Europe is giving the world a glimpse at what happens when the coronavirus epidemic is brought under control and the economy reopens: the virus bounces back.
Spain, France, Greece and Germany are among the countries that have seen worrying spikes in new Covid-19 cases in recent weeks, a consequence of going back to -- sort of -- normal after months of lockdowns.
While the continent's first outbreak in the spring hit the elderly, spreading in care homes and hospitals, these new infection clusters seem to be tied to younger people, who are venturing out into bars, restaurants and other public places.
"There is a true resurgence in cases in several countries as a result of physical distancing measures being relaxed," the European Center for Disease Prevention and Control (ECDC) said in a statement on Monday.
Spain is at the forefront of this new battle. Earlier this week, Spain overtook the UK as the country with the second highest number of confirmed cases in Europe after Russia. The Spanish Air Force has deployed a field hospital to the city of Zaragoza, capital of the Aragon region, which has seen a spike in Covid-19 infections over the past few weeks.
Data from the country's Ministry of Health shows that the median age of people testing positive for the coronavirus in Spain has been dropping steadily in recent weeks, suggesting more young people are getting infected.
European countries are seeing the same trend.
According to ECDC, 40% of people who contracted the disease in Europe between January and May were age 60 or older. But in June and July, this age group accounted for just 17.3% of all cases. The largest proportion of new cases in the summer, 19.5%, were reported among people age 20 to 29, the ECDC said. The median age fell from 54 in January to May to 39 years in June to July.
The French Health Minister Olivier Véran said the virus is now circulating among the country's young people. On Wednesday, France saw its biggest jump in daily new cases since the lockdown easing started, with 2,524 new cases in 24 hours, according to the ministry.
However, Véran said the impact on the health system isn't as bad as it was in the spring when France experienced similar infection rates.
"The proportion of complicated cases is much lower," Véran told France 2 TV channel, adding that the age of those getting infected is one reason behind this. "Patients diagnosed with [Covid-19] now are younger, 20 to 40, and less vulnerable," he explained.
Greece too is seeing new spikes in cases. It has registered the highest daily increase of Covid-19 cases since the pandemic began on Wednesday, with 262 new infections recorded by Greece's National Public Health Organization.
According to a tweet from Vassilis Kikilias, Greece's health minister, the average age of those who have been infected in August has dropped to 36.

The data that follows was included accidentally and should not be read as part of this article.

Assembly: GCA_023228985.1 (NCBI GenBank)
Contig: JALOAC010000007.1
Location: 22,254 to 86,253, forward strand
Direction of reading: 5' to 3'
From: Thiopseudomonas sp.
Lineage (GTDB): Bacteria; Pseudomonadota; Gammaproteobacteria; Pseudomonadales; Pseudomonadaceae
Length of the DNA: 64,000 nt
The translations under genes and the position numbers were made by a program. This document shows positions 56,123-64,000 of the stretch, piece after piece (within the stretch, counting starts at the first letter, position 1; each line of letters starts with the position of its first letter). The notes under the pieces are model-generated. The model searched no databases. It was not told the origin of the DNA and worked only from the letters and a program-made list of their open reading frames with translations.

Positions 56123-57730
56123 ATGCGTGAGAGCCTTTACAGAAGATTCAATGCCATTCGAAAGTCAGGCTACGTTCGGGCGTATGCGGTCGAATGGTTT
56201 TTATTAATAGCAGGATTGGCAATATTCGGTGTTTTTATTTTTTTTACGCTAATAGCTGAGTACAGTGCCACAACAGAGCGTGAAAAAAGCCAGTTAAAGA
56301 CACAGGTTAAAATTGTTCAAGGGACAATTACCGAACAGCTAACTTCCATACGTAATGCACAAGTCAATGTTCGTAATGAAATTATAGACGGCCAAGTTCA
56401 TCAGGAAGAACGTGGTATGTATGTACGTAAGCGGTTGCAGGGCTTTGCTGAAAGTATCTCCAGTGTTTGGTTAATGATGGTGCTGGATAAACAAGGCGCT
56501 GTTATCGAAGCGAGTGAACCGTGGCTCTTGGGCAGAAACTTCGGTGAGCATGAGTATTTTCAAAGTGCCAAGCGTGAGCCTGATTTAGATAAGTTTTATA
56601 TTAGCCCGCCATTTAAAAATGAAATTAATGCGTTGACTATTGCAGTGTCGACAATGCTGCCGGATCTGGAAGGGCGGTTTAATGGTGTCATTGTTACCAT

Compared to other European countries, Greece has managed to keep the virus under better control over recent months. It has reported 6,177 cases so far, a fraction of the numbers seen elsewhere. The low infection rates have allowed Greece to welcome tourists from the rest of Europe, marketing itself as a safe country. Now, in an attempt to stop further outbreaks, the Greek government is shutting that door a little.
Starting earlier this week, visitors coming from Spain, Sweden, Belgium, the Czech Republic and the Netherlands need a negative test to enter the country. There's also a new midnight curfew for bars and restaurants in 16 areas in Greece.
Meanwhile, Germany's daily new infections numbers have soared back above 1,000, following several days of lower rates. The country's center for disease prevention, the Robert Koch Institute, reported 1,226 new infections Wednesday, the highest since May.
As German schools start to reopen, the government is urging people to follow the rules of social distancing and wear masks. It has also started a massive campaign of free tests for anyone entering the country.
Italy, the ground zero of Europe's spring outbreak, has so far managed to buck the trend. But faced with new outbreaks in other countries, Italy has put in place measures designed to stop the virus from being imported from abroad. Like much of the rest of Europe, Italy is still not allowing travelers from most of the world to enter the country freely.
But starting Thursday, the restrictions will apply even to people coming from countries Italy has previously deemed to be safe. Travelers who have been to Croatia, Greece, Malta, and Spain in the past 14 days -- even if they just transited through -- can only enter Italy if they have tested negative to up to 72 hours before arrival.
Further north, the UK last week introduced new quarantine requirements for people coming from Belgium following spikes in cases there. It also announced several local lockdowns in parts of northern England where new outbreaks have been identified.